Kevin Lilly is one step closer to becoming a commissioner at the Texas Alcoholic Beverage Commission — an embattled state agency that’s been in the Legislature’s crosshairs over controversial spending practices in recent months.
During a Senate Nominations Committee hearing Monday, Lilly said his most important duty, if he’s confirmed by the full Senate, would be helping to replace Executive Director Sherry Cook, who last month announced she was stepping down.
“The most critical mission will be the facilitation of selecting an executive director who can take the commission’s wishes as well as the mission of the agency and apply them through his or her chain of command,” Lilly, a Houston businessman and Army veteran, told the panel.
Lilly’s nomination to the agency heads to the full Senate for final confirmation, and state Sen. Brian Birdwell, R-Granbury, the committee chairman, said he plans to introduce the nomination for a vote on the floor Tuesday.
Gov. Greg Abbott and state lawmakers have moved to shake up the agency after The Texas Tribune reported that Cook and other TABC top brass spent tens of thousands of taxpayer dollars traveling around the country, attending liquor conferences and staying at upscale resorts in places like Hawaii.
Cook announced she’ll leave her post May 23. The announcement came after House lawmakers grilled Cook and other agency leaders in a three-hour committee hearing over TABC’s spending and its failure to keep accurate records on state-owned vehicles driven by agency officials.
TABC’s three commissioners pick the agency’s executive director, and a discussion about Cook’s replacement is on the agenda for a May 23 meeting.
Lilly said his involvement in choosing the next executive director would be “critical” and suggested that the agency’s problems were fixable.
“Conferences, as a general rule, can be effective, but I also think they can be abusive,” Lilly said. “They shouldn’t be an excuse for professional vacations.”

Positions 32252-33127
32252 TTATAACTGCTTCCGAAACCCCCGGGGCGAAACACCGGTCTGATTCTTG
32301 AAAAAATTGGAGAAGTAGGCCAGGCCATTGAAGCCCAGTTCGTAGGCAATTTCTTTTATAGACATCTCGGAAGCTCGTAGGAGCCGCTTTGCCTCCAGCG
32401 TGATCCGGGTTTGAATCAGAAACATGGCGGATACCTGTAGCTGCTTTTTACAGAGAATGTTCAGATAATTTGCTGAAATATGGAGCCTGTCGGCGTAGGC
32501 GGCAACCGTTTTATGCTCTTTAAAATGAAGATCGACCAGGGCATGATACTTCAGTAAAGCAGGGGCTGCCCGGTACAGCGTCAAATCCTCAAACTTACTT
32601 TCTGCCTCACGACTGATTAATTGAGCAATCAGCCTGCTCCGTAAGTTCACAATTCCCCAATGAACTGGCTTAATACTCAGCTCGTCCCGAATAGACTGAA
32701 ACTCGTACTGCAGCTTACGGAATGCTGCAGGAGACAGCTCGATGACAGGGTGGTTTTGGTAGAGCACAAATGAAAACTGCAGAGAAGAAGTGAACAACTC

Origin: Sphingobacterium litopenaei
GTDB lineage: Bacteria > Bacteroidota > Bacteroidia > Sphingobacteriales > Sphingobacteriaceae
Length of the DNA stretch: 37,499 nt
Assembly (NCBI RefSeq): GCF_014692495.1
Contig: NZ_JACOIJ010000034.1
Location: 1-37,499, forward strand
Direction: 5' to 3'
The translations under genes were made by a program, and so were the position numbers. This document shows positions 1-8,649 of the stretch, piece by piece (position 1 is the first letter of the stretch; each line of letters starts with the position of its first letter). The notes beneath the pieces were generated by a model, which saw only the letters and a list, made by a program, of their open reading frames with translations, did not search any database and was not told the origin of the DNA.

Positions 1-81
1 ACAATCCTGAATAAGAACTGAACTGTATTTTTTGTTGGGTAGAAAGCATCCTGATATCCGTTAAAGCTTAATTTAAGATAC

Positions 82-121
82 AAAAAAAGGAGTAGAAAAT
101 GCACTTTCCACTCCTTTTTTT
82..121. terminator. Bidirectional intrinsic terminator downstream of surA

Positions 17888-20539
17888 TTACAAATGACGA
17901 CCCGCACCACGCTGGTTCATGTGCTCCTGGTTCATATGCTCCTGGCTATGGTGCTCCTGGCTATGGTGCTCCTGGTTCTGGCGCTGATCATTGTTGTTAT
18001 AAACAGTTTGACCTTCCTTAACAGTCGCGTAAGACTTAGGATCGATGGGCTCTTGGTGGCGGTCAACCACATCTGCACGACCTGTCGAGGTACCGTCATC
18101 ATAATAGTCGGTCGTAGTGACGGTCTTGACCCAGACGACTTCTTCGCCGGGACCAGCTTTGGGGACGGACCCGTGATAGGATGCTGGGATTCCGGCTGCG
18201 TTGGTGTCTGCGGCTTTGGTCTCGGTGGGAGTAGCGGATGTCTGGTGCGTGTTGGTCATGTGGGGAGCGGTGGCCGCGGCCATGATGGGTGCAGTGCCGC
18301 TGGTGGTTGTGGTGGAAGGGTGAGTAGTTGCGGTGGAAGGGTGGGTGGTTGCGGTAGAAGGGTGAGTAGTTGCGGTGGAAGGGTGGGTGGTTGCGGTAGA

Birdwell said he was concerned about a lack of response from TABC commissioners as reports surfaced about the controversies.
“What will you do as a new commissioner to ensure commissioners are speaking to the Texas Legislature and representing the concerns of Texas?” Birdwell asked Lilly.
“Until I can build the trust of this Legislature, I need to have more communication than not,” Lilly said, adding he hoped to form relationships with lawmakers that enabled impromptu phone calls asking for input.
Lilly was also asked about top TABC brass getting certified as peace officers. Cook and TABC Deputy Executive Director Ed Swedberg obtained peace officer certifications, which allowed them to collect “hazardous duty pay” while receiving perks such as high-powered weapons and state take-home vehicles.
“The last thing I want to do is de-legitimize law enforcement officers — boots on the ground is important ... but I don’t think the executive director of TABC needs to be a peace officer,” Lilly said, adding that around 220 TABC employees are peace officers.
“I’m ready to find an executive director to fill the role with great vigor and enthusiasm,” Lilly said. “I’m ready to get to work.”
The Texas Tribune is a nonprofit, nonpartisan media organization that informs Texans — and engages with them — about public policy, politics, government and statewide issues.